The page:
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One Great Big Risk? To Clear or Not to Clear

| FinReg

By Miles Reucroft, Thomas Murray

Originally published on TABB Forum 

There is a prevailing attitude among global regulators that central clearing is the silver bullet to the previous financial woes. But concentrating risk from around the markets in one place could lead to a disaster. Deciding which products should and should not be cleared, and what collateral can be posted against those trades, is key to avoiding a crisis, says OpenGamma’s Mas Nakachi. 

This is the second article in a series based on Thomas Murray’s exclusive interview with OpenGamma’s Mas Nakachi. Part 1 can be viewed here

Mandatory central clearing has been a globally unanimous regulatory response to the financial crises that hit post-2008. Positioning a buyer to every seller and a seller to every buyer at the centre of financial markets is the route to ensuring that all trades are completed efficiently and safely. It encourages competition and new market participants, and places a layer of unanimity into the trading space.

These clearing houses, or CCPs, will also act as risk concentrators. Risk is being taken from around the markets and placed into one location. This in itself creates one great big risk. So is this the right way to go?

“You are taking risk from everywhere and putting it into a few places and ideally watching those places very closely,” says Mas Nakachi, CEO of OpenGamma. “The problem, of course, is if anything goes wrong at any of those ‘few’ places, then we will have to get automatic weapons and gold bars and run into the forest! It would be a very different world very quickly.”

In short, CCPs are ‘too big to fail.’ If one were to fail, then government bailouts would be essential, which is a direction that everyone was keen to move away from. “There is no danger currently, so any failure would be down to unforeseen consequences,” says Nakachi. “It is very difficult to predict, longer term, what will happen. We are concentrating a lot of risk and monitoring it closely, but what happens in a time of market stress is still somewhat unknown.”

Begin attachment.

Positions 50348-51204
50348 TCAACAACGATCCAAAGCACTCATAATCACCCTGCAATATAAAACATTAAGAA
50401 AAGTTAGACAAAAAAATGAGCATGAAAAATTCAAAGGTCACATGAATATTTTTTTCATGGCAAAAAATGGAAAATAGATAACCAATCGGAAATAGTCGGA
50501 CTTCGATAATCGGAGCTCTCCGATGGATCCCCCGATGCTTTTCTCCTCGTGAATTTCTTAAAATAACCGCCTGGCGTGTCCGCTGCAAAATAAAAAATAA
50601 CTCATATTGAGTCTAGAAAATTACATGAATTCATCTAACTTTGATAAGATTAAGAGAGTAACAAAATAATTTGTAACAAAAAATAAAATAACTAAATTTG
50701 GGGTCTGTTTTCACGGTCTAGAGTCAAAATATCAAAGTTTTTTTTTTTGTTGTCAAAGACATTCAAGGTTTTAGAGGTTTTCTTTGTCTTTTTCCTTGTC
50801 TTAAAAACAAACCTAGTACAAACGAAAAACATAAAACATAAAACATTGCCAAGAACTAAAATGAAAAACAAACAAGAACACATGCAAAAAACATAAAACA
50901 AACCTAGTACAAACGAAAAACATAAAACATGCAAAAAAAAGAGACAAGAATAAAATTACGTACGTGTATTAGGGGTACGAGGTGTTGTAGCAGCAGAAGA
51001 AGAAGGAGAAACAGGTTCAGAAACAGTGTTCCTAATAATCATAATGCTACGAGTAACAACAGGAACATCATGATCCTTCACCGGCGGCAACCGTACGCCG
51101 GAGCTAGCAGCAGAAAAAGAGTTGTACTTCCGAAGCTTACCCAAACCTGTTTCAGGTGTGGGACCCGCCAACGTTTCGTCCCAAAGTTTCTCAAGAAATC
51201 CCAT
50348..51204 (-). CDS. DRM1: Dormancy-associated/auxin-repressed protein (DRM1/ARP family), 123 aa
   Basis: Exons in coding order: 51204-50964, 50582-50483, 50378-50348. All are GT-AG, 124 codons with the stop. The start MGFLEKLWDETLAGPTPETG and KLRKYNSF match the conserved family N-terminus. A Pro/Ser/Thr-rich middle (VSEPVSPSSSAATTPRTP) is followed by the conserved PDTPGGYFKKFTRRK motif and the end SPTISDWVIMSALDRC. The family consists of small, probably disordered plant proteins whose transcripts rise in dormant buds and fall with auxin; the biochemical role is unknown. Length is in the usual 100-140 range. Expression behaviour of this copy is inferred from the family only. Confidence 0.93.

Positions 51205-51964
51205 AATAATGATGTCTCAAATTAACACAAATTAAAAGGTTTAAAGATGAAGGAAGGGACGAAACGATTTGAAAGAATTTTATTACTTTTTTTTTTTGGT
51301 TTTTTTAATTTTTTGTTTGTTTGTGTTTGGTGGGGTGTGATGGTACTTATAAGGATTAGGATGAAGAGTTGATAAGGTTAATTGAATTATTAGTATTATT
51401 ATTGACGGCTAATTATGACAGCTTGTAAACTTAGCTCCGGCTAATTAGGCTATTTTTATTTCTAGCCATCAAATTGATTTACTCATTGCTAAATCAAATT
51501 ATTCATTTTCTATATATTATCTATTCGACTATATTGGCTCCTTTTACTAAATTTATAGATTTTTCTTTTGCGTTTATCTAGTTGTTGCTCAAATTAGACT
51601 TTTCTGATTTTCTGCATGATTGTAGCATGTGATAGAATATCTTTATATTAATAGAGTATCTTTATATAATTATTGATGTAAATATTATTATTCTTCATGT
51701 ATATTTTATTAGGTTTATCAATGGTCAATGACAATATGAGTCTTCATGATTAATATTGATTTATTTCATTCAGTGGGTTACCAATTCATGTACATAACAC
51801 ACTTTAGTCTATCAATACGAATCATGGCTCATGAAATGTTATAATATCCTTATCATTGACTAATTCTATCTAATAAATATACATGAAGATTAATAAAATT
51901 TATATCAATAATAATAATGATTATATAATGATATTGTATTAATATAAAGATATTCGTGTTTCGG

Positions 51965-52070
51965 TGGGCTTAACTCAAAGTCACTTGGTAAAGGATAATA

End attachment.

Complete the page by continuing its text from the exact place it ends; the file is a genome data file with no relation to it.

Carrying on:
It is the unknowns that have left many questioning the wisdom of concentrating so much risk into CCPs. It is, after all, rarely the foreseen consequences that cause financial crises.

The other fear is the handling of certain types of derivatives trades through CCPs. “No one should be pushing bespoke trades through a clearing house,” explains Nakachi. “Clearing houses should only trade highly liquid, highly fungible products that can be unwound in times of market stress. The clearing members or clearing member pool also has to be sufficient to take down the risk when one or two firms default. That is the whole point around not taking in certain types of trades.

“There has been a lot of debate around swaptions, for example. Certain dealers are adamant that clearing them should never happen, whereas other firms say that, if it is done correctly, it should happen right away. The point is that either way, there is a spectrum of financial products at which point you draw the line. Where that line should be varies according to the individual, but there is some line somewhere that needs to be drawn that says, ‘This product is too illiquid.’ It’s clear: Certain products should never go through a clearing house.”

The regulatory appetite for central clearing, however, is large. Whilst no one would ever put it so, there is a prevailing attitude that clearing is the silver bullet to the previous financial woes. Which products to put through clearing is a big issue and, as Nakachi points out, opinion is divided as to what should be excluded from clearing. It is the unwinding of trades that is the central point here. If a trade is too complex to be simply unwound, then losses will continue to mount.

In short, central clearing is the right way to go, but only for the right products. Some products are too complex and too bespoke and, therefore, carry a larger inherent risk that CCPs and their clearing members simply should not be exposed to. Deciding which products should and should not be cleared, and what collateral can be posted against those trades that are to be cleared, is another regulatory challenge and another risk in the space.